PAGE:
"Gunshop Owner" Tips

        Remember, as in the previous case, your thesis does NOT have to argue that the events as reported "should" or "should not" have happened.  You may decide to approach it from any one of a wide range of points of view: the shooting victim or intruder, the gunshop owner or killer, the police, the neighbors or relatives of either the dead man or the shooter, the judge, the lawyers for either of the two primary parties, the Attorney General or the opposing candidate, the voters, or just a concerned citizen worried about crime, gun ownership, fair treatment for either primary party, press coverage of crime, the way Rhode Island law defines "lying in wait" or "self defense," etc.  (This list does not, of course, exhaust the possibilities and is in no way meant to limit your choice if you have another position.)

        In class, we spent time trying to narrate the story of events in the "Gunshop" case as a way to test what we knew to be true, what we knew to be probable, and what we knew to be possible. At some point in every paper of this type, authors will have to decide when and how to briefly tell the story of the events crucial to their thesis. Deciding "when" to begin your description means avoiding the good old "Since the beginning of time..." introduction, and all its relatives. Deciding "how" to describe it means considering what matters most about the case, the values you and your readers bring to it.

        In order to decide "how" to describe the case, you have to adopt a set of perspectives and values relevant to your best audience, and to you, which will enable you to agree on what the "facts" are. For instance, to those interested in protecting life and property rights, might well start with Donn's experience of the previous robberies, his situation in the store that night, and the violence of Wayne Costa's entrance into the store, as crucial facts. To those interested in limiting the violent exercise of those rights, they might begin outside the store and perhaps even in the socio-economic system that gave birth to Wayne Costa, leading him to encounter the violence of Donn DiBiassio's retaliation as the last in a series of crucial facts. (That one might even continue to the mis-identification based on assumptions about his identity, his treatment in the front-page photograph, etc. etc.) Can you see the advantage of either side acknowledging the facts crucial to the others in their "narration" of the facts in the case?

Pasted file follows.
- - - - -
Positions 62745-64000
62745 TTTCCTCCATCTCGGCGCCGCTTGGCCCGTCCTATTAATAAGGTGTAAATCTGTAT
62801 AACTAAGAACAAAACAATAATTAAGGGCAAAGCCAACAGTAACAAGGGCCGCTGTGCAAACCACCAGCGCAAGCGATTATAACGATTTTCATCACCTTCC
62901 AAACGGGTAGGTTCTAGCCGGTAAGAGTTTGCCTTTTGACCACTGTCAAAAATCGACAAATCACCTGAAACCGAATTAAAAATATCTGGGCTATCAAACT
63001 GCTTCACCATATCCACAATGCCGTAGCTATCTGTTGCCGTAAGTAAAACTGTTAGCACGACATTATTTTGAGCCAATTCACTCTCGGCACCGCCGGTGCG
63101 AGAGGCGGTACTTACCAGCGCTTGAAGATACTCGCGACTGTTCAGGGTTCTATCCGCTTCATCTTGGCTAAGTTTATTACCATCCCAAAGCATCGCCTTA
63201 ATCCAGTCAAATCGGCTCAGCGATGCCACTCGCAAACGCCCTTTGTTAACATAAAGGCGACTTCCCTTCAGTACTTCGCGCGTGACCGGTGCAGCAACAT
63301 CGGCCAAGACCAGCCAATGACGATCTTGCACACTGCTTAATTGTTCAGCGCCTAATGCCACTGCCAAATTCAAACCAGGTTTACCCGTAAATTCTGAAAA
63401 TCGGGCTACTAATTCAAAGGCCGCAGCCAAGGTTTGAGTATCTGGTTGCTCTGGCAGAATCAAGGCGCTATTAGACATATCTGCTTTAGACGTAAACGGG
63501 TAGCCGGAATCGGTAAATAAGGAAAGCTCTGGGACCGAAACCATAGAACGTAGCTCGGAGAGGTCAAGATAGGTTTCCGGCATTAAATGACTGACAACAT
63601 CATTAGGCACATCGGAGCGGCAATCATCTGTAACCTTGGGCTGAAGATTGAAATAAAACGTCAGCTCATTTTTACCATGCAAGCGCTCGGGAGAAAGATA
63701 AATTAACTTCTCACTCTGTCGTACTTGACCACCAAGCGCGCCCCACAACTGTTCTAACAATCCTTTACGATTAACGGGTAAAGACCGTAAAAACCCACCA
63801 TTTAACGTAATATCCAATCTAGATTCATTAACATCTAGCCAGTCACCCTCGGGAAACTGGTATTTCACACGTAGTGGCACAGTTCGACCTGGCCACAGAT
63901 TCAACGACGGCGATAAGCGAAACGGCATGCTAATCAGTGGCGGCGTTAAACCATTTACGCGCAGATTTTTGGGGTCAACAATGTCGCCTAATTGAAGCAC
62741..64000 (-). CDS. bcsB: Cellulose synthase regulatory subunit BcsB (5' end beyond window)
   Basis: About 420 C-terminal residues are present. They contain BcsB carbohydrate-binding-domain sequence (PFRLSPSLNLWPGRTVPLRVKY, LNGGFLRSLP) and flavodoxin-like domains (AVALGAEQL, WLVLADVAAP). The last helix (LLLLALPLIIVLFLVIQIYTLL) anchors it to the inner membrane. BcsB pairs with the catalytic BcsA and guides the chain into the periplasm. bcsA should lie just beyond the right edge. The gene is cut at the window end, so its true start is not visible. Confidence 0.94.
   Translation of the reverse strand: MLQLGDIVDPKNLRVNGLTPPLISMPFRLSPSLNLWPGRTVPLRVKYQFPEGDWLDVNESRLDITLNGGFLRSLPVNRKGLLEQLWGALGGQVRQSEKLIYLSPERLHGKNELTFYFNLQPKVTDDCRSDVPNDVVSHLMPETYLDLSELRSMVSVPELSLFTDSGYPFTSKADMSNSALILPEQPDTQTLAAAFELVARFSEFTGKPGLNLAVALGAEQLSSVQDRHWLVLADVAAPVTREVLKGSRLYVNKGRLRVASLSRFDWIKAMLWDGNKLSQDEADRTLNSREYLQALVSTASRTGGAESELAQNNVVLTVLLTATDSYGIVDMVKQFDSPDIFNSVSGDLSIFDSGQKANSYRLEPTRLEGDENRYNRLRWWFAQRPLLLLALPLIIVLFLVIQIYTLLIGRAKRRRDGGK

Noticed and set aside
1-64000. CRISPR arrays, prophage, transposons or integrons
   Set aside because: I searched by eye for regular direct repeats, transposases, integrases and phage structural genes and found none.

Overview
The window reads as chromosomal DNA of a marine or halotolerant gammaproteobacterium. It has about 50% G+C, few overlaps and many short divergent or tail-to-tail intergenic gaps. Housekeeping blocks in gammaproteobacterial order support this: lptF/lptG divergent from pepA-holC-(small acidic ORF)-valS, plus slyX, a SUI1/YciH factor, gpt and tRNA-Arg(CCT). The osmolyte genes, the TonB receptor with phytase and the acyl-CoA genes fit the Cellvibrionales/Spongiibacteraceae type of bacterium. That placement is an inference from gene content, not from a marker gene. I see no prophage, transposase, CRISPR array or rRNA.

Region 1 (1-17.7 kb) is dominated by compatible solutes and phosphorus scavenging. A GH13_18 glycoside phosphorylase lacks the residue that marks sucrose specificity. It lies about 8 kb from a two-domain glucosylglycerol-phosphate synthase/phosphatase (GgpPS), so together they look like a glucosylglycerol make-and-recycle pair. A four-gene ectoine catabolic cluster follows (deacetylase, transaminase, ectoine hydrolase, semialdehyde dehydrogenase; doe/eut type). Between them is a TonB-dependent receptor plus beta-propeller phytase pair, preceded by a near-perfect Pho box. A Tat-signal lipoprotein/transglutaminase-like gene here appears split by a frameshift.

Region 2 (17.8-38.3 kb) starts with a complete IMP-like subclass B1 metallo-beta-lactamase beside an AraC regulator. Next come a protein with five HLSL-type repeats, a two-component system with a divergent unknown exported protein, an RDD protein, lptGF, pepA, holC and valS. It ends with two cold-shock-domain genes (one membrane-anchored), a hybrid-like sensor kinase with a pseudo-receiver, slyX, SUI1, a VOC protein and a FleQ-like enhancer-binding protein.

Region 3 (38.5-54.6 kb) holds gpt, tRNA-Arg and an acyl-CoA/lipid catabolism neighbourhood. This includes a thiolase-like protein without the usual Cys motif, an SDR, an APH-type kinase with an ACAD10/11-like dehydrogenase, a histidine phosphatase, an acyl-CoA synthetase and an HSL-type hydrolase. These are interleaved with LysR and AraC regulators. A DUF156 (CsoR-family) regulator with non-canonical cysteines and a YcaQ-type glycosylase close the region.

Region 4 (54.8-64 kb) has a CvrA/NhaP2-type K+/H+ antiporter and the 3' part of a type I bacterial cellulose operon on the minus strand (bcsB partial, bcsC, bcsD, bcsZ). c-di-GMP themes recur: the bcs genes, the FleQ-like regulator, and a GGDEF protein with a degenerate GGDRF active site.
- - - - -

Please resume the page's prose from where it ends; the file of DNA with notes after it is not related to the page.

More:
As you work on the paper, you should find time to talk to a Writing Center tutor about your evolving thinking about the topics involved.  That will speed up your progress when you actually begin drafting the document.  If you choose one of them from the Writing Center Schedule, you also can arrange to meet them when the center is not open, and at times more mutually agreeable to you both than the hours the tutor has agreed to fill in the basic Center schedule.

            Good luck with the paper and remember I'm more than willing to read brief statements of your intended thesis to help you focus them before we meet to discuss the rough draft in our Friday conference.  I also can answer questions relevant to handling the case.  For instance, I can tell you that there is an Internet site (maintained by the Rhode Island General Assembly) which contains the exact and amazingly clear wording of every state law relevant to this case.  HINT!  If your thesis assumes anything about the key terms used to characterize the legal status of the main parties to the case, you ought to check this out.  Not all killings are murder: some killings are not even a crime, and that particular crime is defined by certain essential elements which must be present in the situation.  Click here for further research aids.